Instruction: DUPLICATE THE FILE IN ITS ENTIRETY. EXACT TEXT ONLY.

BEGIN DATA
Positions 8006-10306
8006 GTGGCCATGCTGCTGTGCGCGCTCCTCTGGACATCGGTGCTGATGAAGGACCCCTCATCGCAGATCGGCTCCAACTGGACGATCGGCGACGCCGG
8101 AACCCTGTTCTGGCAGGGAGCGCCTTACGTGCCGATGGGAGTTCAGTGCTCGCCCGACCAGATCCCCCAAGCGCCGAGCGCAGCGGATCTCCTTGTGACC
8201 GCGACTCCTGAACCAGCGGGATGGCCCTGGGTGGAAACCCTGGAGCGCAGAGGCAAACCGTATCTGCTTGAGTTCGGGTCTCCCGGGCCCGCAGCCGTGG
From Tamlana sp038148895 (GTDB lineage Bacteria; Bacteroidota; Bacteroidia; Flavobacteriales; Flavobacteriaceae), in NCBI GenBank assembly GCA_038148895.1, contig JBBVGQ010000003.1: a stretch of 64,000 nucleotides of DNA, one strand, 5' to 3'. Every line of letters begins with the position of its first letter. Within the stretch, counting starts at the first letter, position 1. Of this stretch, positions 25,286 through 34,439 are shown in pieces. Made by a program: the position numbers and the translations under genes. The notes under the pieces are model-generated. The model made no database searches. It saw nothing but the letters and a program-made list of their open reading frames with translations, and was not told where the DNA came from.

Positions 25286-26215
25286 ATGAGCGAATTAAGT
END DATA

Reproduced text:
Positions 8006-10306
8006 GTGGCCATGCTGCTGTGCGCGCTCCTCTGGACATCGGTGCTGATGAAGGACCCCTCATCGCAGATCGGCTCCAACTGGACGATCGGCGACGCCGG
8101 AACCCTGTTCTGGCAGGGAGCGCCTTACGTGCCGATGGGAGTTCAGTGCTCGCCCGACCAGATCCCCCAAGCGCCGAGCGCAGCGGATCTCCTTGTGACC
8201 GCGACTCCTGAACCAGCGGGATGGCCCTGGGTGGAAACCCTGGAGCGCAGAGGCAAACCGTATCTGCTTGAGTTCGGGTCTCCCGGGCCCGCAGCCGTGG
From Tamlana sp038148895 (GTDB lineage Bacteria; Bacteroidota; Bacteroidia; Flavobacteriales; Flavobacteriaceae), in NCBI GenBank assembly GCA_038148895.1, contig JBBVGQ010000003.1: a stretch of 64,000 nucleotides of DNA, one strand, 5' to 3'. Every line of letters begins with the position of its first letter. Within the stretch, counting starts at the first letter, position 1. Of this stretch, positions 25,286 through 34,439 are shown in pieces. Made by a program: the position numbers and the translations under genes. The notes under the pieces are model-generated. The model made no database searches. It saw nothing but the letters and a program-made list of their open reading frames with translations, and was not told where the DNA came from.

Positions 25286-26215
25286 ATGAGCGAATTAAGT